A small Washington Square park, called 18th Century Garden, would make a perfect venue, no decorations required.
Photographer Joel felt comfortable taking photos from six feet away and was happy to man the streaming video that any of their originally intended guests could watch. This included Adam’s parents, as his mom has a heart condition that made even careful attendance too risky.
Adam’s tailor managed to find someone to dry-clean his suit. And Jessica, who wanted to save her white dress for a future day when her parents-in-law could see her wear it in person, borrowed something fancy from a friend.
She had pulled some of the dried flowers she used to create centerpieces for their original reception into a bouquet, but the morning of the wedding, her mom’s friends sent her fresh roses.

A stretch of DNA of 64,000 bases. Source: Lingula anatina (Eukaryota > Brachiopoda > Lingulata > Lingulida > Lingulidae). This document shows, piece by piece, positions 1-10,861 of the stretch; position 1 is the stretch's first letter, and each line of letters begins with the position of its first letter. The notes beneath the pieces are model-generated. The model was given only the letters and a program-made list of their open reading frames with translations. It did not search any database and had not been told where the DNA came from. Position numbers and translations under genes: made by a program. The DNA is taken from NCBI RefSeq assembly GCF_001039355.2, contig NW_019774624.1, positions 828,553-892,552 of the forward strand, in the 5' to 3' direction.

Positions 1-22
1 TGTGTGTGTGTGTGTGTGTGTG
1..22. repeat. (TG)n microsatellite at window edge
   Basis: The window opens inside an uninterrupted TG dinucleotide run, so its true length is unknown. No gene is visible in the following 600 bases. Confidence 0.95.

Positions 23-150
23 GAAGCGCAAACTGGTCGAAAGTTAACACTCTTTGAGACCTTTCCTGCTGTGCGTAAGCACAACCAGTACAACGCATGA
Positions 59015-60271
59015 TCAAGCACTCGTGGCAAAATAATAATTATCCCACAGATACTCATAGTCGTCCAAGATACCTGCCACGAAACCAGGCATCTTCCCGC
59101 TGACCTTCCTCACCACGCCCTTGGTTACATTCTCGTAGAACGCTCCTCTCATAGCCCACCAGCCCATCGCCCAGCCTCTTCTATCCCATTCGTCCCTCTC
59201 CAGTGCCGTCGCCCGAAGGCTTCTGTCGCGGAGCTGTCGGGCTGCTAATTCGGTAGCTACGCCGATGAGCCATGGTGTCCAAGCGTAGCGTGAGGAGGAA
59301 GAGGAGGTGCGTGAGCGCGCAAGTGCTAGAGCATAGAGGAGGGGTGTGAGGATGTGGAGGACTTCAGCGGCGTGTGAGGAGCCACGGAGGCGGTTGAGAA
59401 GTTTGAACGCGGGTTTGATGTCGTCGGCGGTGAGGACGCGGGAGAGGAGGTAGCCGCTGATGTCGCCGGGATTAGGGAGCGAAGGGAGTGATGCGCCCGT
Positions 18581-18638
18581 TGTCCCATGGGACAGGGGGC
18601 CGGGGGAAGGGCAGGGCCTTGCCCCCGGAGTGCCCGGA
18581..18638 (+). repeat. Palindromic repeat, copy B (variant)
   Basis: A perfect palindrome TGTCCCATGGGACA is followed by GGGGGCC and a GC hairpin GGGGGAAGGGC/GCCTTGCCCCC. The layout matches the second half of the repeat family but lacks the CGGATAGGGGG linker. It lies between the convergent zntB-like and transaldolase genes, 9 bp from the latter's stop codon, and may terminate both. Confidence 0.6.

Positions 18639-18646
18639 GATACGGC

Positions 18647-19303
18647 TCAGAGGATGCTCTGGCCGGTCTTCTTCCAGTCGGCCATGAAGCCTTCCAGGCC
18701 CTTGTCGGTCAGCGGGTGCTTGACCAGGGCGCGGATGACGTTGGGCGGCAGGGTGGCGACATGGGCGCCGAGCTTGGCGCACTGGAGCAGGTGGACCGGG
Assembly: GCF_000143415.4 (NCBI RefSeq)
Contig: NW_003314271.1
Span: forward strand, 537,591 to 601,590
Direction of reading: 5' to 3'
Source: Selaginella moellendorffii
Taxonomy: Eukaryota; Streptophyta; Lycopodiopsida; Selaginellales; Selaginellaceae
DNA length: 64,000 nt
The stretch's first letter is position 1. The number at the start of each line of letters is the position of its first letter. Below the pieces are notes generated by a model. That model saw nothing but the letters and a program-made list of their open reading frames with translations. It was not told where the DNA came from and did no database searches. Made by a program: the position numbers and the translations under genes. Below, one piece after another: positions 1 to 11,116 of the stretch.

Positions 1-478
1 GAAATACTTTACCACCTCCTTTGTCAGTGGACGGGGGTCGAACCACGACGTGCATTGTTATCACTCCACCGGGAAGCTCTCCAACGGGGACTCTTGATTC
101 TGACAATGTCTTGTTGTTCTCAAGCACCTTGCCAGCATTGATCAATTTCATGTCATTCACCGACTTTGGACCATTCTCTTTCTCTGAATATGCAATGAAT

As Jessica walked toward the park, she saw that their friends and family members had parked in a line across Walnut Street. Some waved homemade congratulations signs. One couple’s young daughter had gathered fallen cherry blossoms and tossed them into the air for Jessica.
As the ceremony started, her father walked with Jessica toward Adam — in his own, parallel aisle, 6 feet to her left.
Jessica’s parents and siblings, Adam’s brother and his fiance, a few musicians, the couple, and their officiant were the only people within the parks’ gates. Friends left their cars to watch — in appropriately spaced groups — through the fence. In addition to Adam’s parents, at least 60 people watched on Zoom and at least 198 on Instagram. Many wore their wedding best.